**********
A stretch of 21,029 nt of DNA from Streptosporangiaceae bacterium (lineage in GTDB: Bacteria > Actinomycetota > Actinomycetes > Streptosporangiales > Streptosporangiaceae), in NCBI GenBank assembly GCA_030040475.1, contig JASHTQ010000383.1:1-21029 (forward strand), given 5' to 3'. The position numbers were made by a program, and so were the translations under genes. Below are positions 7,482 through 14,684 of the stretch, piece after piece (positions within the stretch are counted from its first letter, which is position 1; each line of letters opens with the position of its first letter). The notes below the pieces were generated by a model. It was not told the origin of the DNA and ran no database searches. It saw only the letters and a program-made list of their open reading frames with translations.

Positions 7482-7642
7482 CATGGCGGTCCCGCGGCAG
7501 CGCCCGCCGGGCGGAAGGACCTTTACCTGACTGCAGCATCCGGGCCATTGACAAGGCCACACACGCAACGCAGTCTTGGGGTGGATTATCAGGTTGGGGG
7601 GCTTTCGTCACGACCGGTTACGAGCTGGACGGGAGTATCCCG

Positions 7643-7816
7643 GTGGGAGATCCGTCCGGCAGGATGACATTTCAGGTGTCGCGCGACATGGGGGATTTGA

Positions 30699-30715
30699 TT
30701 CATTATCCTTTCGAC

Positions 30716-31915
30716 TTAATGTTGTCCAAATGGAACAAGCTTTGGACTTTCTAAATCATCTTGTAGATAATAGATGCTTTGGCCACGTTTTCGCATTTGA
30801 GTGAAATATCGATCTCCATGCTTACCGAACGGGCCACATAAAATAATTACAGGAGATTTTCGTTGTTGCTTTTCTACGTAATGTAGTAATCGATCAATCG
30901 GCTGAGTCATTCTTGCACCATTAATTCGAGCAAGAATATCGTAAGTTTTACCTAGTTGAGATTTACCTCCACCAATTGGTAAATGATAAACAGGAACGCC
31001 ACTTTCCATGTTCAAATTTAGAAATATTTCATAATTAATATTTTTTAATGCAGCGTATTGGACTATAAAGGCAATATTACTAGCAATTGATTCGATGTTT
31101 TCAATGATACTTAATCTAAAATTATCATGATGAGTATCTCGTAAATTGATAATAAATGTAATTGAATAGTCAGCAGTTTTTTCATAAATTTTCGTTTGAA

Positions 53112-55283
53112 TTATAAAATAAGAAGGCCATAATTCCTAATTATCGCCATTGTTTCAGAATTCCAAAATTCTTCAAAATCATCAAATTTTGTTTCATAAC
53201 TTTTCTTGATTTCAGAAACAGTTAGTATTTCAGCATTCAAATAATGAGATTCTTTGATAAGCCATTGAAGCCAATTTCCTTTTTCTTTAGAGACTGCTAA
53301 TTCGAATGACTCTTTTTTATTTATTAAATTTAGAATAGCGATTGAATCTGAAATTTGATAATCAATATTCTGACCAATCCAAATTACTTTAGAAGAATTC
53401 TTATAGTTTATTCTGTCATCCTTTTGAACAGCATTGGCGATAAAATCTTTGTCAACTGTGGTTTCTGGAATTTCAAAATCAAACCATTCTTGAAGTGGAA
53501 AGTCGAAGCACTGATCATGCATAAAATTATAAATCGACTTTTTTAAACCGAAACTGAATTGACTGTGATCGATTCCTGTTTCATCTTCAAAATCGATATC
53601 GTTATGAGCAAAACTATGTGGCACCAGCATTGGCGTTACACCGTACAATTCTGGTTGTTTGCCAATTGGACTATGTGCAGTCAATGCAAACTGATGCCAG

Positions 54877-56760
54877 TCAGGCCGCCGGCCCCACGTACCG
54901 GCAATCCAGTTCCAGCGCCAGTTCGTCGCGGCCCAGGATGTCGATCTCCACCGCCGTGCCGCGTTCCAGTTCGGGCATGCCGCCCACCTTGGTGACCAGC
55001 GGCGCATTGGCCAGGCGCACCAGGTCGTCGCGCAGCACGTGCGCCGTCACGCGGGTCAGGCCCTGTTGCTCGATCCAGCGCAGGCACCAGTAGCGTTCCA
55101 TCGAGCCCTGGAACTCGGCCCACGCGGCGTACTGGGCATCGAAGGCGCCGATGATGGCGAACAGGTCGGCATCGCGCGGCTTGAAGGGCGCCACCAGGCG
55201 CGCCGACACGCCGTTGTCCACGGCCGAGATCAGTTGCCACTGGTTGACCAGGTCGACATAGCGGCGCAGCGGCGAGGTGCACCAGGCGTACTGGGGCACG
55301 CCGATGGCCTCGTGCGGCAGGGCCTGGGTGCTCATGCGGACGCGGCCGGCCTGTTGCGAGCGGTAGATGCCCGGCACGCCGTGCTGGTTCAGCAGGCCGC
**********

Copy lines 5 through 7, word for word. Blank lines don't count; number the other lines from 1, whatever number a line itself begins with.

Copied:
7601 GCTTTCGTCACGACCGGTTACGAGCTGGACGGGAGTATCCCG

Positions 7643-7816
7643 GTGGGAGATCCGTCCGGCAGGATGACATTTCAGGTGTCGCGCGACATGGGGGATTTGA